Public Release: 

The hopes and reality of young people in Bradford

Economic & Social Research Council

A study of young people and their entry into work in Bradford as part of the major 'Cities Programme' funded by the Economic and Social Research Council (ESRC) throws important light on the current situation in the city.

Professor Charles Husband, from the Ethnicity and Social Policy Research Unit at the University of Bradford, whose research was into the patterns of youth entry in the Bradford labour market, found that many young people from ethnic minorities were happy with Bradford. They saw the once-famous textile city as "a socially benign multi-cultural environment in which a good life can be created", says the study. And it was the young people from the Pakistani community who particularly demonstrated a sense of pride and loyalty to the city.

In a city where half the Pakistani population, the largest ethnic community, is under 18, and where the minority ethnic communities include small African-Caribbean, Bangladeshi and Indian communities, as well as east European communities, the report notes that: "Disadvantage and exclusion have given the minority ethnic communities strong reasons for being self-consciously aware of their identities". And that: "differences within, as well as between, ethnic communities are becoming expressed in territorial boundary formation within the city".

This has implications for a willingness to be mobile in seeking work, as well as for ethnic relations in the city. "In some areas of high stress, these territorialised identities have a potentiality for inter-group conflict and violence".

The research was conducted into young people's aspirations and experience of work, and comprised several stages:

  • a cohort study of nearly 3,600 Year Eleven pupils which looked at their aspirations and expectations in relation to their educational attainment and where they would go in the labour market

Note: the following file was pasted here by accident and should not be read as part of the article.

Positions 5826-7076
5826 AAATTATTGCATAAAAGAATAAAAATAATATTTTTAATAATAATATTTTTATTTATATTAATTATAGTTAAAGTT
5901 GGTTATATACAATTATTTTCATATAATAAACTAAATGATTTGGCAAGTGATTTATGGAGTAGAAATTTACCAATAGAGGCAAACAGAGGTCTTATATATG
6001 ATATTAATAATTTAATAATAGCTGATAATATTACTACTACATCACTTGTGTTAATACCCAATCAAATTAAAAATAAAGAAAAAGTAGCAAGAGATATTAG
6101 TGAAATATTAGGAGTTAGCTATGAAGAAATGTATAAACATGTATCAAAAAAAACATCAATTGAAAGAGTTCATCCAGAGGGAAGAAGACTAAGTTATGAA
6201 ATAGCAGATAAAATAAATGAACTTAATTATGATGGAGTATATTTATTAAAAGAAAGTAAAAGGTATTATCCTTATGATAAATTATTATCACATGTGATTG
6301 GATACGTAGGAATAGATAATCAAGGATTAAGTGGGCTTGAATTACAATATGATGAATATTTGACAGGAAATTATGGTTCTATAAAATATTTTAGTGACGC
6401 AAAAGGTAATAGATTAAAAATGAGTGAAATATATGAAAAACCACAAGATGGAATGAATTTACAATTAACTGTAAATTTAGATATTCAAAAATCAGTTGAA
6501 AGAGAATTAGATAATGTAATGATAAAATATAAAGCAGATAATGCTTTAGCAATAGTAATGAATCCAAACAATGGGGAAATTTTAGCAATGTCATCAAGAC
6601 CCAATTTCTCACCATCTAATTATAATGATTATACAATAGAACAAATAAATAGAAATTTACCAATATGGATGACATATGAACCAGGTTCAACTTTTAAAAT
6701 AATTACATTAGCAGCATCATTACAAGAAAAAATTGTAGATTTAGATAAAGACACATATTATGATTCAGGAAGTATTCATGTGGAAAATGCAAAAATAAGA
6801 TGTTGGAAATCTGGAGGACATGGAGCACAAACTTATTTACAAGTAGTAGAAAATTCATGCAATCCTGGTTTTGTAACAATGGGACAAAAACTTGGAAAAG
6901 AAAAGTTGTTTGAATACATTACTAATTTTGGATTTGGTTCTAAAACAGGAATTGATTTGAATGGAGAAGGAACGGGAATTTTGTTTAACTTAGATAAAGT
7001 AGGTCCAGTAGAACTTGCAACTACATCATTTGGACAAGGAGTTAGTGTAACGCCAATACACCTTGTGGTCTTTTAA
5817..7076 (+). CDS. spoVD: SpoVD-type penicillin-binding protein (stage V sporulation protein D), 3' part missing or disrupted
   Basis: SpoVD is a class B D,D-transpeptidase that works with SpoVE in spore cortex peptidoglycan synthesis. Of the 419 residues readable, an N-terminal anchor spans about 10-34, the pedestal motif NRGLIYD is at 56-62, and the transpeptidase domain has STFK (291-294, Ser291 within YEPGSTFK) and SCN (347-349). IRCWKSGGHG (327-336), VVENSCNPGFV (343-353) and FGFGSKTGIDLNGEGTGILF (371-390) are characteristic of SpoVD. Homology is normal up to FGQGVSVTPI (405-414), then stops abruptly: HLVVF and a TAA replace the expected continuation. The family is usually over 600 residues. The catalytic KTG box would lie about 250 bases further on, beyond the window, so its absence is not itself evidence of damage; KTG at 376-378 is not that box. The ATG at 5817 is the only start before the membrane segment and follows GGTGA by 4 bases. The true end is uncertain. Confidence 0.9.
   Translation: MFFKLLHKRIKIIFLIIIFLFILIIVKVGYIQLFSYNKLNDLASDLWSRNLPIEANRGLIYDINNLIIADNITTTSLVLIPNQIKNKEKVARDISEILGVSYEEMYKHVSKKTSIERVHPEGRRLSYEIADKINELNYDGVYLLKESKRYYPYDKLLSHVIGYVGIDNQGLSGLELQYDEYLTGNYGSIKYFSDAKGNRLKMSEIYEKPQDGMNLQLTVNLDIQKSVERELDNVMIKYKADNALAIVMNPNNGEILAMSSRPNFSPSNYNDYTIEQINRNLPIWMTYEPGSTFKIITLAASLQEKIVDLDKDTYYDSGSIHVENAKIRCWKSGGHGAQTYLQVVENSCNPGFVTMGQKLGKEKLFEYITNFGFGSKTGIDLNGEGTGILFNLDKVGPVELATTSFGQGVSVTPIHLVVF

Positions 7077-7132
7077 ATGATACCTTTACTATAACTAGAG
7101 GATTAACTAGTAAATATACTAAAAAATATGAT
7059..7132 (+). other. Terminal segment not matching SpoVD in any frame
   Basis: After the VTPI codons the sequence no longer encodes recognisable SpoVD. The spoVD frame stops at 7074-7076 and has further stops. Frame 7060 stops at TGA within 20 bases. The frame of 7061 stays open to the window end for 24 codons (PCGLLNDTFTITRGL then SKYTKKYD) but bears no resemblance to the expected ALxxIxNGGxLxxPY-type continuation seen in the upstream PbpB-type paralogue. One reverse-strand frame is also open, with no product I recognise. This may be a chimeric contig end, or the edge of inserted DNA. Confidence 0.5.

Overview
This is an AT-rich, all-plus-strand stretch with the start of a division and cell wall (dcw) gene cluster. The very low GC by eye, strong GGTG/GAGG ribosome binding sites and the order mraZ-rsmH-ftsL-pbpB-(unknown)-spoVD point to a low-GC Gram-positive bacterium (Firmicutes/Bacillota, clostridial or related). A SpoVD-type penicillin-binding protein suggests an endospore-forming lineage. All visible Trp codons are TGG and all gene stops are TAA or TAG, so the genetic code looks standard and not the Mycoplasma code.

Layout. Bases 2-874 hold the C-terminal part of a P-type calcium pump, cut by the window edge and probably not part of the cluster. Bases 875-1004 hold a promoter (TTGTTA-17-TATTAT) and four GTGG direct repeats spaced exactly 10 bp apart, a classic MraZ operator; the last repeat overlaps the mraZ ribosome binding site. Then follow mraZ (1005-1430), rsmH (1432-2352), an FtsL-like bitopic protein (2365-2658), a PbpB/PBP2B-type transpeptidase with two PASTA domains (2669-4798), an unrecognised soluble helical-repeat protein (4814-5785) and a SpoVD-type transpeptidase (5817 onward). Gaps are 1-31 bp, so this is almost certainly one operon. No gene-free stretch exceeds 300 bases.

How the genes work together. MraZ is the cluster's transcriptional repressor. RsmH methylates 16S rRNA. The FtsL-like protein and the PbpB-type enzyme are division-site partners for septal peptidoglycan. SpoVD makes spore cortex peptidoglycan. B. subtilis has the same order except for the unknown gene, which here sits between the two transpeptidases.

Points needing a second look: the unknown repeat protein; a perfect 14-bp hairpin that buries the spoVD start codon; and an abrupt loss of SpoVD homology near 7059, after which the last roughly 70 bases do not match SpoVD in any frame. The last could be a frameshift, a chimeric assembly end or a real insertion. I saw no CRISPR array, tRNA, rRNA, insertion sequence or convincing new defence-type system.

• interviews with people who had left education
  • a sample of 125 people aged between 20 and 25-years-old
  • focus group interviews with young people in vocational training
  • interviews with 40 employers in a range of industries

Students were found to be mostly positive about their school experience and more than 60 per cent of the pupils in Year Eleven were looking to college or other higher education establishments. While they were positive in this respect, they were also realistic about their prospects in the labour market, with 70 per cent thinking it likely that they would work part-time at some point, 24 per cent expecting a period out of work, and 59 per cent thinking they would have a temporary job at some stage.

But Professor Husband comments that "there may be significant differences between knowing what to expect and being adequately prepared for the reality". Gender and ethnic identity were important in having an impact on young people's hopes and beliefs.

There is evidence of high levels of 'churn' in the local labour market with young people having many short-term jobs. There is then a contradiction between the employer's expectation of an 'enthusiastic and flexible' workforce and young people's understanding of themselves as an easily disposable resource. There is a basis for a growing incomprehension between these two perspectives.

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For further information, contact Professor Charles Husband at the University of Bradford. Tel: 01274-232323 Email: C.H.Husband@bradford.ac.uk, or, contact Lilian El-Doufani, Lesley Lilley or Karen Emerton in ESRC External Relations on 01793-413032, 01793-413119, 01793-413122.

NOTES TO EDITORS

1. The ESRC is the UK's largest funding agency for research and postgraduate training relating to social and economic issues. It has a track record of providing high-quality, relevant research to business, the public sector and government. The ESRC invests more than £46 million every year in social science research. At any time, its range of funding schemes may be supporting 2,000 researchers within academic institutions and research policy institutes. It also funds postgraduate training within the social sciences, thereby nurturing the researchers of tomorrow. The ESRC website address is http://www.esrc.ac.uk/

2. REGARD is the ESRC's database of research. It provides a key source of information on ESRC social science research awards and all associated publications and products. The website can be found at http://www.regard.ac.uk

3. The project formed part of the ESRC Cities, Competitiveness and Cohesion Programme. Further details of the Programme can be found at http://www.cwis.livjm.ac.uk/CITIES.

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